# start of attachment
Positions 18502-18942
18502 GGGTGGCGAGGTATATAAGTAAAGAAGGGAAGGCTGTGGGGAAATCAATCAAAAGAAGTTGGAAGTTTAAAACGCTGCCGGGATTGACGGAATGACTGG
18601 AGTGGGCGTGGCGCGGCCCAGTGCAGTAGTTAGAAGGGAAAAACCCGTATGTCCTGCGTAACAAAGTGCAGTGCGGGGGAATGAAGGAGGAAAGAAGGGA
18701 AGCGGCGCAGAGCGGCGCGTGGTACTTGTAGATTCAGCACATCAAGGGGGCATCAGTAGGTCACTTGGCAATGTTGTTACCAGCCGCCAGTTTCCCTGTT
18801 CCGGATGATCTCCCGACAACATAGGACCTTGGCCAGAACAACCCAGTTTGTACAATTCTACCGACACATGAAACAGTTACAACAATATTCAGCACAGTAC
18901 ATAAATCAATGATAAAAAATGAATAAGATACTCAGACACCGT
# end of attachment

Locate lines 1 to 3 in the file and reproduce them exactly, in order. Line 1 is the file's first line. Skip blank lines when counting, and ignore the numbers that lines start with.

Positions 18502-18942
18502 GGGTGGCGAGGTATATAAGTAAAGAAGGGAAGGCTGTGGGGAAATCAATCAAAAGAAGTTGGAAGTTTAAAACGCTGCCGGGATTGACGGAATGACTGG
18601 AGTGGGCGTGGCGCGGCCCAGTGCAGTAGTTAGAAGGGAAAAACCCGTATGTCCTGCGTAACAAAGTGCAGTGCGGGGGAATGAAGGAGGAAAGAAGGGA